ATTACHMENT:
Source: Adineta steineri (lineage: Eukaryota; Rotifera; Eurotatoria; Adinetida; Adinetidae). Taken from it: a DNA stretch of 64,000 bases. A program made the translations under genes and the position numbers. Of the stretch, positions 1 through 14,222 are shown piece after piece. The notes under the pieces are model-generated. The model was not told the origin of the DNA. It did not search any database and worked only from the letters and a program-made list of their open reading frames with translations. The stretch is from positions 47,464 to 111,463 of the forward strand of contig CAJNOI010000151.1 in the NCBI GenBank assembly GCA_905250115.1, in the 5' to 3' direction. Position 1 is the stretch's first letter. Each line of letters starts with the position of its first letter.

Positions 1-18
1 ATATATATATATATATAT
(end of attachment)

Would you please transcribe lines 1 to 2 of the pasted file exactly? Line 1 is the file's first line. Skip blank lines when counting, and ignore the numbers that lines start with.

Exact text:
Source: Adineta steineri (lineage: Eukaryota; Rotifera; Eurotatoria; Adinetida; Adinetidae). Taken from it: a DNA stretch of 64,000 bases. A program made the translations under genes and the position numbers. Of the stretch, positions 1 through 14,222 are shown piece after piece. The notes under the pieces are model-generated. The model was not told the origin of the DNA. It did not search any database and worked only from the letters and a program-made list of their open reading frames with translations. The stretch is from positions 47,464 to 111,463 of the forward strand of contig CAJNOI010000151.1 in the NCBI GenBank assembly GCA_905250115.1, in the 5' to 3' direction. Position 1 is the stretch's first letter. Each line of letters starts with the position of its first letter.

Positions 1-18